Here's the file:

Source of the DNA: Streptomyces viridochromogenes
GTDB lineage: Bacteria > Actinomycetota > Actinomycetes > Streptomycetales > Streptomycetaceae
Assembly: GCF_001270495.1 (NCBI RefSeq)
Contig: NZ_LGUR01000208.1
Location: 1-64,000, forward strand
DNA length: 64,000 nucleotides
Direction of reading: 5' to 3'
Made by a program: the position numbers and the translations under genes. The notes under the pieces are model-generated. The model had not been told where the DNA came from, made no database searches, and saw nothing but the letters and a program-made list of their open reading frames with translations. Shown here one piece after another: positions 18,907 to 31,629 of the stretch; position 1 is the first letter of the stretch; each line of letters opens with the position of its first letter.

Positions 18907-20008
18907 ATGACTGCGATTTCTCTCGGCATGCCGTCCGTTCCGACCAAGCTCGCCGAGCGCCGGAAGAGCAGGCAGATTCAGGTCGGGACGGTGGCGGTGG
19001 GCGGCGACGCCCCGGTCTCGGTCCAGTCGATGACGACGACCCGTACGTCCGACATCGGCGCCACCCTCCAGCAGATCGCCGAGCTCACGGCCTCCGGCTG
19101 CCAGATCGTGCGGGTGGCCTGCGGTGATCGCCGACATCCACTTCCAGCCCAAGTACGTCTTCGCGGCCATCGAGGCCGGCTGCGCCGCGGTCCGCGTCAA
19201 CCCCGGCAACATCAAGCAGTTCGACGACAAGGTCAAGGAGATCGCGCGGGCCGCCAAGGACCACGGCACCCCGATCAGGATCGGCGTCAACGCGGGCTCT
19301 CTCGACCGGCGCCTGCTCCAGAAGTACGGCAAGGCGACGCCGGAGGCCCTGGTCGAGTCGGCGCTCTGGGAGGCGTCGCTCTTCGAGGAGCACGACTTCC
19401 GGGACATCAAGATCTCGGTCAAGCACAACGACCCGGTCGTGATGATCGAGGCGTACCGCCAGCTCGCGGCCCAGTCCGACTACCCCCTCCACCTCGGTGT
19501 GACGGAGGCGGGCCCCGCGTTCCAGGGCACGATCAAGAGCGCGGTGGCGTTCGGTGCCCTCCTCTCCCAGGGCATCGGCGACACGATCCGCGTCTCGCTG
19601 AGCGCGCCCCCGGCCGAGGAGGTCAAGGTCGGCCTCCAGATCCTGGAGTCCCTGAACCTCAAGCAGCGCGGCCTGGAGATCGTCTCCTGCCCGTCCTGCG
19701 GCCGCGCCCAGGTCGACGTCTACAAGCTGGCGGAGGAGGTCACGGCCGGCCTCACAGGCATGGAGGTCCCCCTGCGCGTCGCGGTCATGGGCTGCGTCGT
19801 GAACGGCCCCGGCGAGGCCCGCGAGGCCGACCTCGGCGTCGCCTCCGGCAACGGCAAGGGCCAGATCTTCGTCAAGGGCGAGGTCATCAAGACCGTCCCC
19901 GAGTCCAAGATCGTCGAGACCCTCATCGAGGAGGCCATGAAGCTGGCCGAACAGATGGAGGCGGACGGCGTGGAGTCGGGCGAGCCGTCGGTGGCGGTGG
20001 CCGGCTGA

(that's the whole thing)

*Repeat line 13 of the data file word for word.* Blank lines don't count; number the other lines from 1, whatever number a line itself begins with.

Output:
19201 CCCCGGCAACATCAAGCAGTTCGACGACAAGGTCAAGGAGATCGCGCGGGCCGCCAAGGACCACGGCACCCCGATCAGGATCGGCGTCAACGCGGGCTCT